Sound is all around us. We don’t need any particular talent to use it. Doctors tell us that we can hear sounds in the womb.
Using sound well is a different story. Being able to judge sound, to know if it is the best possible for your clients – or at least acceptable – is another different story.
For a simple definition, “Sound” is what we hear. But actually every sound involves hundreds of steps. These steps begin with a motion that takes place at one point. We can’t see it, but you can visualize it by thinking about it like a pebble that is thrown into a pond.
Quickly, that one motion starts a series of motions that spread out as waves. Like the circular wave on the water, sound is a wave that spreads out from the source.
There are some differences with the water analogy though. The first is that we see the pond surface as a flat surface. Our sound wave is different – it goes out in all directions from a speaker. It is similar to the way that a light goes out from a flame – from the top and bottom and all sides at once. The second difference is that the spreading wave, that energy spreading out from the speaker, is pushing on air. Air acts differently than water.
But the main thing is true – a wave of sound and a wave on water and a wave of light all carry energy.
Eventually the energy of the wave reaches our ears. It then goes inside the ears and finally (through a process that is so sophisticated that it seems like it must be magic), the wave motion turns into electricity. That energy goes down some nerves. That new energy wave of electricity transmits what we heard, that original motion, to the brain for analysis.
Sometimes the word Sound and the word “Audio” seem like they mean the same thing. But they can be different. We will say that “audio” is a type of sound that is being played through some equipment. This is the sound that we hear in the movie auditorium.
Grammar in English is complicated though, so it is not always true. We will say that the sound of his voice onscreen was pleasant – we won’t say, the ‘audio’ of his voice. And, we won’t say that the voice of the singer on the street had amazing ‘audio’. Instead, we would say that the ‘sound’ of his or her voice was amazing.
Whether the sound is natural or reproduced, the path to our ears is complex. You don’t need to know about most of that complexity, just like we don’t need to know about most of the complexity of the sound speaker on the wall.
But as a professional-in-training, you should understand enough so that you aren’t fooled by something that isn’t immediately obvious. You should be able to respond correctly if an audience member says something about the sound. For example, you could ask a appropriate question that will give the tech who will repair the problem better information.
Because your job is to tell the technician about negative changes in the sound – a rattle, a hum, no sound, distorted sound, sound that isn’t balanced (too much or too little from one side, for example)…and where…and if possible, why.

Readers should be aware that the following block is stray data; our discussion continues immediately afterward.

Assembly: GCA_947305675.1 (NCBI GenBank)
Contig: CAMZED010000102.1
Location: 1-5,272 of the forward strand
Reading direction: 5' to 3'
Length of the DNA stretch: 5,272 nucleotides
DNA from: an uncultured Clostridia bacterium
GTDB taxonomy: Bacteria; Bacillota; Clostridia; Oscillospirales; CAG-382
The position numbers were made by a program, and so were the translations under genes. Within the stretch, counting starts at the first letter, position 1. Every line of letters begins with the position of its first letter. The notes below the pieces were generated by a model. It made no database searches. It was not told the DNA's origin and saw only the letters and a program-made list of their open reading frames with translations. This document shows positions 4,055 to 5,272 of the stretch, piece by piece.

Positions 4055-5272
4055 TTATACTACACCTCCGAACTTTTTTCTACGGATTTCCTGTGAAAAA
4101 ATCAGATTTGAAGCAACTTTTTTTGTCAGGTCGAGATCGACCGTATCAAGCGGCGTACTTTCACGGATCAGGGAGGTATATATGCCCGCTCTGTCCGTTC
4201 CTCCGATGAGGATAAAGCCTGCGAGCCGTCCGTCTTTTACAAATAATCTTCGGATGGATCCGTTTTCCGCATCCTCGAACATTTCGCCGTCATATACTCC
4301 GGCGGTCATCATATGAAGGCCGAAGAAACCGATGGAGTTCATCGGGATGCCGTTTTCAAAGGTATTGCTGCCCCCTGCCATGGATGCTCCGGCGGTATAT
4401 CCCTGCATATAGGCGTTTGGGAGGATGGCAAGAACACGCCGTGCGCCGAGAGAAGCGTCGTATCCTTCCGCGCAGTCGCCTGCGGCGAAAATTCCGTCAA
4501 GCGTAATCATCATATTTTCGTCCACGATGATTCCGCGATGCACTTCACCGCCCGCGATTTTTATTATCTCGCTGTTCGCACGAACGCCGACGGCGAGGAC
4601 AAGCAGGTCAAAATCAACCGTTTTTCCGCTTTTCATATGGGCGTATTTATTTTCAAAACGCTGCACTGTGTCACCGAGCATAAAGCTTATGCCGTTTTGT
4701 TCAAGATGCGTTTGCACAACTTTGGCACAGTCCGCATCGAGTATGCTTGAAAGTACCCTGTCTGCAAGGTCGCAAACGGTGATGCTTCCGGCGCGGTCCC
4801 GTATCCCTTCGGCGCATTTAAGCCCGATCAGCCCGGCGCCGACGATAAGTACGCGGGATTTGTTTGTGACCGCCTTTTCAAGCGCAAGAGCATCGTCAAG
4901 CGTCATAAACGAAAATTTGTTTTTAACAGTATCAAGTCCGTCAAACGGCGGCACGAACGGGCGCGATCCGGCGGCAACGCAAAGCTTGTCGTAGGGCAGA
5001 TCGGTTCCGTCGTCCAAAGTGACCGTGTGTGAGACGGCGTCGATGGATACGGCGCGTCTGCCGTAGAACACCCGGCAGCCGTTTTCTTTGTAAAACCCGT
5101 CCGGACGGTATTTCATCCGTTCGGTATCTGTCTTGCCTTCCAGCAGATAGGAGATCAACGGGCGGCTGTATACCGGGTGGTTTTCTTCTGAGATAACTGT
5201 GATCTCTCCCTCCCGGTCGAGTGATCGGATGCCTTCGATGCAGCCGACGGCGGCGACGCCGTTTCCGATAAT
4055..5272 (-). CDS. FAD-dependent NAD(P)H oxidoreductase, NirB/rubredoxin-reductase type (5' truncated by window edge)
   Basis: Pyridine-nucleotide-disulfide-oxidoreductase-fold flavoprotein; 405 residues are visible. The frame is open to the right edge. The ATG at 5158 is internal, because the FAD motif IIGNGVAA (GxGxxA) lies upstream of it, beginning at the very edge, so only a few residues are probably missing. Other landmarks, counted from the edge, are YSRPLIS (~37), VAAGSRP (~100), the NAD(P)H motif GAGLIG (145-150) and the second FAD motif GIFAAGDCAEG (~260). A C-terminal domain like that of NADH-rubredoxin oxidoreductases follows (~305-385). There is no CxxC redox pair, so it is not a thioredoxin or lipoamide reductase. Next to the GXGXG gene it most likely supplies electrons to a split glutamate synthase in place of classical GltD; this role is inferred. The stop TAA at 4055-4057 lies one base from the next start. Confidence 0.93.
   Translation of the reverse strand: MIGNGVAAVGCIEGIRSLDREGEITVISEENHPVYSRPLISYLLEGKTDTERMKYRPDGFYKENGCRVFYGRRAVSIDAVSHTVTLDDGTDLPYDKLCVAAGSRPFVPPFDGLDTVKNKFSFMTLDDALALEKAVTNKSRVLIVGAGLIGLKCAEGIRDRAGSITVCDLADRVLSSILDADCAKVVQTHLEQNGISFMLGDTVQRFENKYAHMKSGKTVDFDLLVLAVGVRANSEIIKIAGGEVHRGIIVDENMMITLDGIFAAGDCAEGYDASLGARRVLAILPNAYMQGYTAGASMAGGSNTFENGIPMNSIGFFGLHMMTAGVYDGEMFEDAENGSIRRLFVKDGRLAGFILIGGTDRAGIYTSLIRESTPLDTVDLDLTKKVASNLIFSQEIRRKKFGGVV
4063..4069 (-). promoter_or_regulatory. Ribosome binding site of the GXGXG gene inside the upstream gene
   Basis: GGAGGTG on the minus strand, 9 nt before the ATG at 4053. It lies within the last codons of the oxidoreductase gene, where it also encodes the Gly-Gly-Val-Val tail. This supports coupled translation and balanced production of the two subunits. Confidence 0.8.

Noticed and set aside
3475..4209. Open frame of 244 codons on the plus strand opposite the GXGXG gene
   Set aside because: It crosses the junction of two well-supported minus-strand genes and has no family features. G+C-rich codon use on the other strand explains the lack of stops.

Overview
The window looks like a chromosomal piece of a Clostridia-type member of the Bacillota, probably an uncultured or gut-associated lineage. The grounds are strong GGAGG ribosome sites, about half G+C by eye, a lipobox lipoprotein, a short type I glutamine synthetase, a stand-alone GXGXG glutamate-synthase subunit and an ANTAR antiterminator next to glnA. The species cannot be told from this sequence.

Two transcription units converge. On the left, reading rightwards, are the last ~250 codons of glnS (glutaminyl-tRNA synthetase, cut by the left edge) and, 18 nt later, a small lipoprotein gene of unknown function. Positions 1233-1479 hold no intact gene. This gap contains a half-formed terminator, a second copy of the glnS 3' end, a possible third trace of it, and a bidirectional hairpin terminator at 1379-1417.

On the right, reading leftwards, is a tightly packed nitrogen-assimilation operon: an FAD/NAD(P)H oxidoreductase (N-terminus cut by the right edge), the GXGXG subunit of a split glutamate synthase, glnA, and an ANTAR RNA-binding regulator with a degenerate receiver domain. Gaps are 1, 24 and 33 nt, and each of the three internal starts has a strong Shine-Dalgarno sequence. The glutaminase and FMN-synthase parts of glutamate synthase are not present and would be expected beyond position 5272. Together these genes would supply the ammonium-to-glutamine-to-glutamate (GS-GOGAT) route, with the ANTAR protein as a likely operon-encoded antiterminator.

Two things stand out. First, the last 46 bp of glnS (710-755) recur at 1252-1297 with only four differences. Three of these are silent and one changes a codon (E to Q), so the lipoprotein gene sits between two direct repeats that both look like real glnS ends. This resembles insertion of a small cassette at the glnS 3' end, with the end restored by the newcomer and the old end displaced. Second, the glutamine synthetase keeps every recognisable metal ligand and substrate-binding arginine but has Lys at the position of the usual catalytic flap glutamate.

So, we’ll start slow. We’ll cover some basics. And after you hear a test DCP in an auditorium a few times – or 10 or 20 time – you can review the material here to refine your knowledge. Perhaps you will find questions while you work that were presented already, but didn’t seem important before you refined your ability to notice things.
And, you can ask questions. Because no one was born with this data, everyone had to learn this. Much of it is new, and all of it has been refined very recently as science and technology has progressed.
The Audio portion of a movie comes out of many speakers around the auditorium.
Most of the time there are 3 speakers behind the screen called Left Front (LF), Center Front (CF) and Right Front (RF). Usually those speakers are spread out across the screen, closer to the top than across the middle, and pointed slightly downward toward the center of the room. On the side walls, and the back walls, are the Left Surround and the Right Surround speakers.
Finally, there is a speaker (or set of speakers) that handle the extreme low frequencies. These are called the Low Frequency Effect speakers, and abbreviated, LFE.
Those 6 sets of speakers (around the room in a circle, LF, CF, RF, RSurr, LSurr and LFE) are called a 5.1 system.
There is a variation of the 5.1 system called the 7.1 system. The difference between 5.1 and 7.1 is simple – the speakers on the rear wall in a 7.1 system have a separate amplifier system for those right and left rear speakers (instead of being part of the Left Surround and Right Surround systems.)
In those simple statements there is a lot of unsaid information.
For example, when the word speaker is used, it probably means a box, or even two or three boxes. Each box might have 1 or 2 or 3 speakers in them. Why are there different designs?
The first answer is that common situation: Compromise. The movie shows different kinds of scenes. Big open spaces, small tight spaces. Places without echo, places with an echo when people talk. We don’t think about it, but we would notice that a room sounds weird if it had no echo. A movie theater has to make both those kinds of sounds, and many others. Loud, soft, surprising loud~! Conversation and war sounds. Crying during war sounds.
It is all very difficult to do, and each size of auditorium is different. The seats can affect the sound, the number of people wearing heavy jackets make the sound act differently.
Before we go onto Part 2 of Audio Basics (Sound), take a break from study for a week. Become aware of your perception of sounds. Listen to the background sounds. Listen for the difference between sounds that bother you and sounds that are pleasing.
Remember that they are all waves, coming from a source, and that some of those waves are coming directly and some are bouncing off of walls and ceilings – but our ears and brain put them all together naturally.
Good luck and have fun.